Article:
When you get involved in a relationship with someone and have children, more times than not you’re expecting it to last a lifetime. Though relationships end for different reasons (and some for the better), it doesn’t stop the separation from being difficult. Not only do you have to pull yourself together and adapt to a new normal, but you also have to find the strength to pull through for your children. If you’ve recently broken up with your spouse or significant other, hopefully, this advice will help you find your way.

Suffer the Loss
Whether you broke up with a guy because they were abusive, cheating, or you simply grew apart, it is still a loss. Allow yourself permission to feel bad about the loss of your relationship. Believe it or not, it can take weeks, months, and even years to truly get over the pain you’re experiencing. However, if you continue to go through life pushing it under the rug it will come back to haunt you.

Don’t Turn to Vices
Getting over something this emotionally draining can be devastating. What you once knew as your every day is no longer the same and this reality can take time to come to. As you’re going through the grieving process it is imperative that you don’t turn to vices like sex, drugs, or alcohol. It may seem like the best option to soothe your pain and drown your sorrows, but in the end, this will only hurt you and your children more. If you’ve gone down this route, it is recommended that you find help. They can help you learn to cope with the devastation of your breakup without turning to booze, drugs, or meaningless sex.

Maintaining Contact At A Safe Distance
Getting over something this emotionally draining can be devastating. What you once knew as your every day is no longer the same and this reality can take time to deal with while moms also need to figure out what future role the other parent will have in the child’s future be it a lot or none whatsoever. During the drug epidemic running rampant through the United States, more and more families are splitting up due to substance abuse. Men’s facilities like Windward Way can provide structured healing for fathers who have fallen under the curse of drugs and alcohol. Moms escaping toxic relationships and marriages might take enrollment at a structured facility as a step towards building trust and allowing a father further into a child’s’ life, even if the romantic relationship has been ended permanently.

Find a Source of Strength
Although you do need to allow yourself time to heal from the breakup, you can’t simply stop living life. You have to find the strength to get up and fight another day. Sometimes when you can’t do it for yourself, you can find the strength you need in the love of your children, from the support of your family, or through some other means like religion, friends, meditation, prayer, or journaling. Just find some way to push past the hurt.

Don’t Neglect Personal Needs
As hard as it may be to get out of the bed and carry on some days, you can’t neglect yourself. You have personal needs and now more than ever, those things need to be met. Get up and shower daily, do your hair, put something on, get out of the house, and eventually carry on with your regular routine. Also, don’t forget about the importance of exercising, eating well, and getting a good night’s rest. It helps to combat mental illnesses like anxiety or depression and helps to support good physical and mental health.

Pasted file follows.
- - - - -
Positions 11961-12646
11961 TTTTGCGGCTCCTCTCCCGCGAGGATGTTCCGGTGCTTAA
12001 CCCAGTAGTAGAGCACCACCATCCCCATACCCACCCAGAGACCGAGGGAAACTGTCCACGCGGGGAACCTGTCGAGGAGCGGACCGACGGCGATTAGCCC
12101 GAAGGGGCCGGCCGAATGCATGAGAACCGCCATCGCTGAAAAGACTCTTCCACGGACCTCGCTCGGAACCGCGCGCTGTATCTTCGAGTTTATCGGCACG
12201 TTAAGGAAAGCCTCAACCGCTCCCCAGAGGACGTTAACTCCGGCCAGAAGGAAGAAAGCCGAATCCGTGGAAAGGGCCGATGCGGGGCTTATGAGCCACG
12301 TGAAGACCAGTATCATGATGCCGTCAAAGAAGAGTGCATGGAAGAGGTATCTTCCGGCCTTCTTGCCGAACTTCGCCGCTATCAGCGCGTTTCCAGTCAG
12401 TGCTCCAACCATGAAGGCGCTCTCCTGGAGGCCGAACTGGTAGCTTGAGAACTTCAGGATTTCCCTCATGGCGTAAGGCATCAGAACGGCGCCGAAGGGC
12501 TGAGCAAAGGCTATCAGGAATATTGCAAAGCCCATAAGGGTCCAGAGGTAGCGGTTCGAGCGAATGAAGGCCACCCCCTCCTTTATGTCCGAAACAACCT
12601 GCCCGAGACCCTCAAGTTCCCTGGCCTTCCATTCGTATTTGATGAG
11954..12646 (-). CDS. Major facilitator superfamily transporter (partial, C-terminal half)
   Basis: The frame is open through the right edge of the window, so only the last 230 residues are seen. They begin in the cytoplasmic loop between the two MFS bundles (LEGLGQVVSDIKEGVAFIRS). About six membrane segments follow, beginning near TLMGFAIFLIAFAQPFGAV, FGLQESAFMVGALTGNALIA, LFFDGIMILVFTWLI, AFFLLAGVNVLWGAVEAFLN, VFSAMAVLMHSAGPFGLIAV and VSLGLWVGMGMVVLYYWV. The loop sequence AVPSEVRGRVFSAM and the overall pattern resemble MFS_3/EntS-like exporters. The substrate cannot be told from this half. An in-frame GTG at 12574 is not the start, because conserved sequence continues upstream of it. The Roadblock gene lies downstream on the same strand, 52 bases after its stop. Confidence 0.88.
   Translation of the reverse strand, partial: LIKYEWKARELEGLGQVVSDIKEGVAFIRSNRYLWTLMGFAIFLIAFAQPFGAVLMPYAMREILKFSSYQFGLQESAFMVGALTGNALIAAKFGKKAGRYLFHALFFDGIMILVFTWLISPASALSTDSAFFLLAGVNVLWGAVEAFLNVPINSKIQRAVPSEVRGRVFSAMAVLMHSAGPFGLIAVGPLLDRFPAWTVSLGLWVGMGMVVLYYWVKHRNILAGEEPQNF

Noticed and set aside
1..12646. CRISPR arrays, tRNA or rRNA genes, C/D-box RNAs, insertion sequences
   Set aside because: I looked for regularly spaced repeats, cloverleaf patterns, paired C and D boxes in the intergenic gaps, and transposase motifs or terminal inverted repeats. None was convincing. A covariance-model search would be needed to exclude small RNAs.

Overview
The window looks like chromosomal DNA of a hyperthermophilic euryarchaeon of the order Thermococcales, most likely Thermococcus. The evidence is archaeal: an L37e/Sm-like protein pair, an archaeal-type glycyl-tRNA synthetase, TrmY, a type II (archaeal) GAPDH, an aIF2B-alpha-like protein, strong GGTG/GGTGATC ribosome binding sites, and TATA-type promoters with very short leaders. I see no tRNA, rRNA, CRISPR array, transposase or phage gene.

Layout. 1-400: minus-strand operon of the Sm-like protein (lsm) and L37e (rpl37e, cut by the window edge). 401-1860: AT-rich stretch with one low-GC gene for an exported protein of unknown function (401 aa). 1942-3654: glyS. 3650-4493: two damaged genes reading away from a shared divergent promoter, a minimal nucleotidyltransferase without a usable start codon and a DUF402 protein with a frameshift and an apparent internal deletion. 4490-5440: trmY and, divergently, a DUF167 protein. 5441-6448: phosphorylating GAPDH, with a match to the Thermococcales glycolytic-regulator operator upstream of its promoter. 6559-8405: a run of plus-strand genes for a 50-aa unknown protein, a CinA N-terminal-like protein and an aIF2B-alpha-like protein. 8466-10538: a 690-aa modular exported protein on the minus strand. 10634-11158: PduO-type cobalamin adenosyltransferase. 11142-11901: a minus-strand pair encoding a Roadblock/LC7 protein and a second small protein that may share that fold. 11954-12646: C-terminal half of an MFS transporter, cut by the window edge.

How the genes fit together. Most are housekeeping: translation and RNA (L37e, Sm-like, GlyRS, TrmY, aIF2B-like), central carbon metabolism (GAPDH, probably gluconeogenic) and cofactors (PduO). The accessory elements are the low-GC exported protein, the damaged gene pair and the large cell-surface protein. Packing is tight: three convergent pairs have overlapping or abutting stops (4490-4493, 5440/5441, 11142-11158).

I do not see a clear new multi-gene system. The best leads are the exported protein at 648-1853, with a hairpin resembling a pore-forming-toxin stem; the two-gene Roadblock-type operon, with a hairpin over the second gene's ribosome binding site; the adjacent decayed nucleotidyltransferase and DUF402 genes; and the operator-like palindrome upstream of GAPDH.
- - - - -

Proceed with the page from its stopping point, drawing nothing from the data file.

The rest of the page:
Ask for Help
Raising your kids on your own is difficult. That’s why they say it takes a village. Especially as you go through these overwhelming, up and down emotions, it’s a good idea to have others who care about your children pitching in. Don’t be ashamed to ask or accept help when it’s offered. Whether your mom wants to make dinner for the next week or your younger sister is willing to help the kids with homework, be thankful and take it as a weight lifted from your shoulders.

Put in Extra Time with The Kids
Your children need you more than anything right now. So, when you’re not tending to your own needs and emotions, make sure that you’re doing whatever you can to spend more time with them. They realize the strain this is causing, and even if you’ve managed to figure out how you’ll co-parent, the dynamics are different. Take the weekends to really connect. If you have multiple children, if you can, try to have some one on one time as well. This will give you a chance to find out what they’re feeling and help them through their issues.

There are a lot of strong and awesome single women out there who have mastered the art of taking care of herself and her children with or without help from their ex. You too can reach this point. The thing is to realize this is a traumatic experience not only for your children but for yourself as well. Take the time to heal, remember to keep yourself first, ask for help, and learn to adapt to your new normal one day at a time. Trust that it gets better than this.

Vicky Charles

Vicky is a single mother, writer and card reader.


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